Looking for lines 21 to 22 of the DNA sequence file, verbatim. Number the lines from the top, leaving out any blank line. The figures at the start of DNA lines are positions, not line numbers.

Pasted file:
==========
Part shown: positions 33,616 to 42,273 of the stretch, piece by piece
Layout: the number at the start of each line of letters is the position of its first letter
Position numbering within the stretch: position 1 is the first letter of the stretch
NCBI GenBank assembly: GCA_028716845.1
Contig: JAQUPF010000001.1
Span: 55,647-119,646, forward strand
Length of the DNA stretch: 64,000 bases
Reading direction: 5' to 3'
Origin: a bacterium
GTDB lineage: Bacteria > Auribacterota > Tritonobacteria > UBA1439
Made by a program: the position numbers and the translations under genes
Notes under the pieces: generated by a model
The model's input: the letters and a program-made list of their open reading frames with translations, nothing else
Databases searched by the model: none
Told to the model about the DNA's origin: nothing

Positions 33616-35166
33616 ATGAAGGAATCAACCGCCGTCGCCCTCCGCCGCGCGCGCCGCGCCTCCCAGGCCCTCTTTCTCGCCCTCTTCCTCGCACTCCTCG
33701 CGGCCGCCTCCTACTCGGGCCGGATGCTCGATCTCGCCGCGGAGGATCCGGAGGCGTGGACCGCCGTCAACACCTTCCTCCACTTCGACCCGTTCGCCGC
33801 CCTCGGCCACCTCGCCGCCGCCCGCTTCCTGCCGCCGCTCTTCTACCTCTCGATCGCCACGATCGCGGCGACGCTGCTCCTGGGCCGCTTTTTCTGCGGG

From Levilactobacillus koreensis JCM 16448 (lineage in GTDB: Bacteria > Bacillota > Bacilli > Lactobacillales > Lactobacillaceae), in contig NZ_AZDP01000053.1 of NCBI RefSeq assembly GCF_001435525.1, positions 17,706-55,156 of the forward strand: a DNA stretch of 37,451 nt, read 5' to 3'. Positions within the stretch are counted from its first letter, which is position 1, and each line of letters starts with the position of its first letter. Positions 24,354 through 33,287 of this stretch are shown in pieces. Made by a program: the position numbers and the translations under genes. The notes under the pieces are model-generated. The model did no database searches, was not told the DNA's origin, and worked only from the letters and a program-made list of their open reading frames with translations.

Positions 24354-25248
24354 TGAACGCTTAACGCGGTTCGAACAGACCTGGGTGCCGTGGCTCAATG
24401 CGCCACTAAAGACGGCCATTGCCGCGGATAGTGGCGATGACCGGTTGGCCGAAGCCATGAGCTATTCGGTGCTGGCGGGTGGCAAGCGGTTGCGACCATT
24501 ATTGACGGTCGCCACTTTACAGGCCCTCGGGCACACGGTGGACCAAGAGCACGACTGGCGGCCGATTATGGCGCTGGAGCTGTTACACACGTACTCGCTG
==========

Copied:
Positions 24354-25248
24354 TGAACGCTTAACGCGGTTCGAACAGACCTGGGTGCCGTGGCTCAATG